Simón Bolivar freed six countries from Spanish rule, traveled more than 75,000 miles on horseback to do so, and became the greatest figure in Latin American history. His life is epic, heroic, straight out of Hollywood: he fought battle after battle in punishing terrain, forged uncertain coalitions of competing forces and races, lost his beautiful wife soon after they married and never remarried (although he did have a succession of mistresses, including one who held up the revolution and another who saved his life), and he died relatively young, uncertain whether his achievements would endure.
Drawing on a wealth of primary documents, novelist and journalist Marie Arana brilliantly captures early nineteenth-century South America and the explosive tensions that helped revolutionize Bolívar.
Americans cherish their national myths, some of which predate the country’s founding. But the time for illusions, nostalgia, and grand ambition abroad has gone by, according to journalist Patrick Smith in his new book, Time No Longer.
He says Americans are now faced with a choice between a mythical idea of themselves, their nation, and their global “mission,” on the one hand, and on the other an idea of America that is rooted in historical consciousness.
When Hitler’s armies occupied Italy in 1943, they also seized control of mankind’s greatest cultural treasures. As they had done throughout Europe, the Nazis could now plunder the masterpieces of the Renaissance, the treasures of the Vatican, and the antiquities of the Roman Empire.
Robert Edsel joins us to talk about the efforts to save Italy’s great artistic treasures from the Nazis.
We are very happy to continue our new regular feature on The Roundtable, entitled – Ideas Matter: Checking in with the Public Humanities. It is our chance to check in with the Humanities Councils throughout our 7-State area to discuss important ideas and why they do indeed matter.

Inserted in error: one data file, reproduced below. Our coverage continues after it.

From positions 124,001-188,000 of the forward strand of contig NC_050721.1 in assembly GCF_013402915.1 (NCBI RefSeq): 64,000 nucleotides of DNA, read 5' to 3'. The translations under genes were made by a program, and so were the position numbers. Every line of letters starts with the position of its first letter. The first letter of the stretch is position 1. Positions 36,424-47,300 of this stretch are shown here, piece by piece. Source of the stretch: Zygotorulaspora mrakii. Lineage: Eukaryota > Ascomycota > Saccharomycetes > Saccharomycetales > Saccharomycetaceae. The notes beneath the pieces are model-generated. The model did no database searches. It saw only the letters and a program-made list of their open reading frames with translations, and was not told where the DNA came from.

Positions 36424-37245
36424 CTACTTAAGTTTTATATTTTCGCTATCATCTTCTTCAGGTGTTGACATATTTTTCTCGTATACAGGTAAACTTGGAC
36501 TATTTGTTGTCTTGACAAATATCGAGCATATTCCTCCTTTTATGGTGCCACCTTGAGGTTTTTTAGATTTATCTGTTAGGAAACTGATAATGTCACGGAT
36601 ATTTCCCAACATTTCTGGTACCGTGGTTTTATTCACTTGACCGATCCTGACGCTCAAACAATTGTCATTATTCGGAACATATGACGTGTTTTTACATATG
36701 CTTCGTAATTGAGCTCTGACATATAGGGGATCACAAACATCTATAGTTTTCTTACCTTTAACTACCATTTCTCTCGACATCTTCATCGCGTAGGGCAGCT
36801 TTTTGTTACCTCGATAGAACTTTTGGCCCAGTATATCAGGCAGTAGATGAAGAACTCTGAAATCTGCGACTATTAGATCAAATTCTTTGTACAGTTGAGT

This morning we spotlight MASS Humanities and specifically we’ll talk about Reading Frederick Douglass. Our guests this morning are Pleun Bouricius, Assistant Director, Mass Humanities and Don Quinn Kelley, Founding Co-Chair Lift Ev'ry Voice Festival.
Chesterwood, the country home, studio, and gardens of America’s foremost public sculptor – Daniel Chester French is holding their Vintage Motorcar Festival this Sunday, May 26th – rain or shine – from 10am to 4pm.
What would today’s technology look like with Victorian-era design and materials? That’s the world steampunk envisions: a mad-inventor collection of 21st century-inspired contraptions powered by steam and driven by gears.
In this book, futurist Brian David Johnson and cultural historian James Carrott explore steampunk, a cultural movement that’s captivated thousands of artists, designers, makers, hackers, and writers throughout the world.
John Geoghegan has written extensively about aviation history, underwater exploration and marine engineering for The New York Times Science Section, Smithsonian Air & Space, WIRED, Popular Science, Aviation History, Military Heritage, Flight Journal and the San Francisco Chronicle Sunday Magazine.